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The Badger Herald

Independent Student Newspaper Since 1969

The Badger Herald

Independent Student Newspaper Since 1969

The Badger Herald


White supremacist group holds demonstration in Madison

Gov. Evers condemns group’s ‘repulsive and disgusting’ presence
Daniel Chinitz

About 20 people carrying swastika flags and other Nazi symbols marched around Madison Saturday afternoon. The group marched up State Street to the Wisconsin State Capitol, then to James Madison Park, Madison Police Department public information officer Stephanie Fryer said.

Fryer said MPD received a “large number” of 911 calls about the incident. MPD said at 1:47 p.m. in a Facebook post that the department “does not support hateful rhetoric.”

Fryer said MPD officers reported the group primarily stuck to sidewalks, and that no weapons were displayed by group members.


At the time this article was written, MPD was not able to confirm the name of the group.

Images and videos posted to the online platform X, formerly Twitter, show Christopher Pohlhaus, who was identified as leader of the group Blood Tribe — a neo-Nazi group with chapters across the U.S. and Canada, according to the Anti-Defamation League.

In a statement released Saturday afternoon, University of Wisconsin Chancellor Jennifer Mnookin said the “presence of this hateful group in Madison is utterly repugnant.”

“I am horrified to see these symbols here in Madison,” Mnookin said in the statement. “Hatred and antisemitism are completely counter to the university’s values, and the safety and well-being of our community must be our highest priorities.”

Mnookin added that UW Student Affairs is hosting a Campus Connection and Support session 3 p.m. Sunday in the Main Lounge at Memorial Union.

UW Hillel Foundation called upon the city of Madison and the Wisconsin state government to “unequivocally condemn this appalling act of antisemitism” in a statement Saturday.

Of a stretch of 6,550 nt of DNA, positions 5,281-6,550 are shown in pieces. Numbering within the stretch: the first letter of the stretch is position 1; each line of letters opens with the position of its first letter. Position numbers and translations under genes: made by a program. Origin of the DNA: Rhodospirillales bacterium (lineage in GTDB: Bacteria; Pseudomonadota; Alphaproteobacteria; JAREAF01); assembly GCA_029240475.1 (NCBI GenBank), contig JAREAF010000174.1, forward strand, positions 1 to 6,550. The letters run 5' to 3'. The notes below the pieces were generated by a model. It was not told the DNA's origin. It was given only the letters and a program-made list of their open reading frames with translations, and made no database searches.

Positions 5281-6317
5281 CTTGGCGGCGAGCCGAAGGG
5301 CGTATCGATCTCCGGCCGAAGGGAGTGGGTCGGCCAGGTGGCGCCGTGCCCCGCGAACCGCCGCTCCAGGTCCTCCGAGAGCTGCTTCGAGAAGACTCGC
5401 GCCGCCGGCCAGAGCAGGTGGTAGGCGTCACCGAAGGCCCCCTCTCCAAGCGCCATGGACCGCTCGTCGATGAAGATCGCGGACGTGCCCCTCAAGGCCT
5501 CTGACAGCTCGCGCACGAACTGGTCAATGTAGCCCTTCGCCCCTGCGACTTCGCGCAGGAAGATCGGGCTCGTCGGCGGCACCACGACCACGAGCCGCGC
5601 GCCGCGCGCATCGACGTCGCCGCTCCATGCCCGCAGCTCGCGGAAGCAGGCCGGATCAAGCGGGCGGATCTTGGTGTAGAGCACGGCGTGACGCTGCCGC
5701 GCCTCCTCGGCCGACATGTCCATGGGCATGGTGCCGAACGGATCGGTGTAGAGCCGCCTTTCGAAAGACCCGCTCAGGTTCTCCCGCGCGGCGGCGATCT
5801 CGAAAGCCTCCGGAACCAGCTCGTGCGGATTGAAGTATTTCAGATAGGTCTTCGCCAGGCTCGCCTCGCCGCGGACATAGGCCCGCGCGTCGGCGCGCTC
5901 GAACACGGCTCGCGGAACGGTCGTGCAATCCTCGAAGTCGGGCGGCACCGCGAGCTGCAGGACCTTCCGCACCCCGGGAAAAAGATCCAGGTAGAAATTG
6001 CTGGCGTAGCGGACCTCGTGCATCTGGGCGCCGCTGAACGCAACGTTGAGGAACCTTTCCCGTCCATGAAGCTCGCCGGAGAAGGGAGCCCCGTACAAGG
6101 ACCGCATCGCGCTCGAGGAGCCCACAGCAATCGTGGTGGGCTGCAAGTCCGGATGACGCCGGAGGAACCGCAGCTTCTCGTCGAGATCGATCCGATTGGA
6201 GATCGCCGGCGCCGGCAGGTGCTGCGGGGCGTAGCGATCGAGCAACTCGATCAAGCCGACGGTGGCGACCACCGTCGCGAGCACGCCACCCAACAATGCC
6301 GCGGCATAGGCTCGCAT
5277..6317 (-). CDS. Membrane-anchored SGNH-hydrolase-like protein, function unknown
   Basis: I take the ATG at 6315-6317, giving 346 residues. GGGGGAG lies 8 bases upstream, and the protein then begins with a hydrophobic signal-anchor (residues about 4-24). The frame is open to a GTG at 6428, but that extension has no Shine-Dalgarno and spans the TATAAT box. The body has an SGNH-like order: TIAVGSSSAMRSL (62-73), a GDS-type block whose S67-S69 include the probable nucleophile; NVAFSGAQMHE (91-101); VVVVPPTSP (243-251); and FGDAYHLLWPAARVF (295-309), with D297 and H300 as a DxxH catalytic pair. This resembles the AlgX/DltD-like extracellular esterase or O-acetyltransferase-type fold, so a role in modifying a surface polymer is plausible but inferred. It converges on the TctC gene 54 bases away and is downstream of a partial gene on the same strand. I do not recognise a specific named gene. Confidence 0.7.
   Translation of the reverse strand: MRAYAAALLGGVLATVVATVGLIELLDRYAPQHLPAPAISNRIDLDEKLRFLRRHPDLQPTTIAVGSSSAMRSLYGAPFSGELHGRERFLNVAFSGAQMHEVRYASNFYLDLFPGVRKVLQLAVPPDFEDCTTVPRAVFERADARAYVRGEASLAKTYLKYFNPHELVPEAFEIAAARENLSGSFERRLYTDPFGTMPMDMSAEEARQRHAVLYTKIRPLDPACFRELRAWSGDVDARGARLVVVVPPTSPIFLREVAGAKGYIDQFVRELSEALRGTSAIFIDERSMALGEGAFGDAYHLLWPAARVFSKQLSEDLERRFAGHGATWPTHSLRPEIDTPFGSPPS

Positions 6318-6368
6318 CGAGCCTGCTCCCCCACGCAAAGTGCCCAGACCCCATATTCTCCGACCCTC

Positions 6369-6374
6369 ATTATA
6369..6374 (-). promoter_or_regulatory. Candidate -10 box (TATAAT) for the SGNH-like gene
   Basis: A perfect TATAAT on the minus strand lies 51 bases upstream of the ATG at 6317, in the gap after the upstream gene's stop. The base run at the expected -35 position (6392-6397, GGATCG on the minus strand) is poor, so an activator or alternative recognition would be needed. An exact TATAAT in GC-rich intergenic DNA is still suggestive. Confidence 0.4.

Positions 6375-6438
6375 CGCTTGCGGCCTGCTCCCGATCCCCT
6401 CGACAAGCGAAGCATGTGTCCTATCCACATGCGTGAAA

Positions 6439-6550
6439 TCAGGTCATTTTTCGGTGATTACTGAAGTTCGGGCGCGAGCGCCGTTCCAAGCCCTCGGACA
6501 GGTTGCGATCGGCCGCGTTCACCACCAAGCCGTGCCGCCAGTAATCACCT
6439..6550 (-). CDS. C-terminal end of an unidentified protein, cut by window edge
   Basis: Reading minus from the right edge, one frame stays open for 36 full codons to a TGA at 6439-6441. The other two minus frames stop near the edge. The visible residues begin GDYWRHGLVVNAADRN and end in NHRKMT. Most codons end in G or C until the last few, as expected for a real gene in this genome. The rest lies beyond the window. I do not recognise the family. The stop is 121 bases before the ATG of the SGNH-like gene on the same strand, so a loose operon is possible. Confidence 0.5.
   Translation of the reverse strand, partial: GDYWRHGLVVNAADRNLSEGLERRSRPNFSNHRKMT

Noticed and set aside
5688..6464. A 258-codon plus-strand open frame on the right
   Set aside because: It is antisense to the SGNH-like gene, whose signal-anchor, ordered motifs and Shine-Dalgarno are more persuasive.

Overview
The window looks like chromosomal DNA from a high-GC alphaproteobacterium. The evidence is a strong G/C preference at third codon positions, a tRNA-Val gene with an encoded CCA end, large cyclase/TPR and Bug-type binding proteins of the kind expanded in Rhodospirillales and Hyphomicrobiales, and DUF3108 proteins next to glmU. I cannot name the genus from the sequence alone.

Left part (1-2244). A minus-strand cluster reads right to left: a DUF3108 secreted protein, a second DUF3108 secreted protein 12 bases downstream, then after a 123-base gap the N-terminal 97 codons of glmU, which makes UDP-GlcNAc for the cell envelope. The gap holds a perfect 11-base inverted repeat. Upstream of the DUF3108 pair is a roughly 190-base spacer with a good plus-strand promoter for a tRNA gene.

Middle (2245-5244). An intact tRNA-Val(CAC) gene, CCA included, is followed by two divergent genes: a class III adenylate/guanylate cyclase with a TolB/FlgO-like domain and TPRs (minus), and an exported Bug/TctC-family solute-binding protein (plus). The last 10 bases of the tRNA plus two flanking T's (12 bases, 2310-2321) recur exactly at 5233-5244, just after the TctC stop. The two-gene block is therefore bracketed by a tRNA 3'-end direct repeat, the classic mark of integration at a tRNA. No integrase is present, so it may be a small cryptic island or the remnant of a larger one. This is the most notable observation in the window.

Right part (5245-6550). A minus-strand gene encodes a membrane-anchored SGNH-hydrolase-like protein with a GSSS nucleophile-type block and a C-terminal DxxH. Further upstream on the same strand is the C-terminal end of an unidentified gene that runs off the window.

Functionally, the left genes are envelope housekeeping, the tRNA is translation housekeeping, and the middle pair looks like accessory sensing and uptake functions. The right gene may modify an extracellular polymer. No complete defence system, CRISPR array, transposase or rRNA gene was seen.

Gov. Tony Evers condemned the group’s actions in a statement released Saturday afternoon, saying “neo-Nazis, antisemitism, and white supremacy have no home in Wisconsin.”

“We will not accept or normalize this rhetoric and hate,” Evers said in the statement. “It’s repulsive and disgusting, and I join Wisconsinites in condemning and denouncing their presence in our state in the strongest terms possible.”

Individuals who witness something done by the group that would constitute a crime are encouraged to call 911, Fryer said. The City of Madison has resources available to individuals impacted by the group’s presence. Individuals can email the MPD PIO for help being connected with resources.

Resources available on campus and across the city:

  • Anyone who wishes to report incidents which may be racially or ethnically motivated (potential hate crimes) is encouraged to contact Police immediately, at (608) 255-2345, or 911 if appropriate.
  • UHS 24-hour Crisis Line, (608) 265-5600 (Option 9)
  • Students can receive walking companionship through SAFEwalk, (608) 262-5000
  • UWPD non-emergency line, (608) 264-2677
  • The Center for Interfaith Dialogue is a resource for students dedicated to promoting the learning and sharing of knowledge around religion and faith

Editor’s note: This article was updated to include statements from Gov. Evers and UW Hillel.

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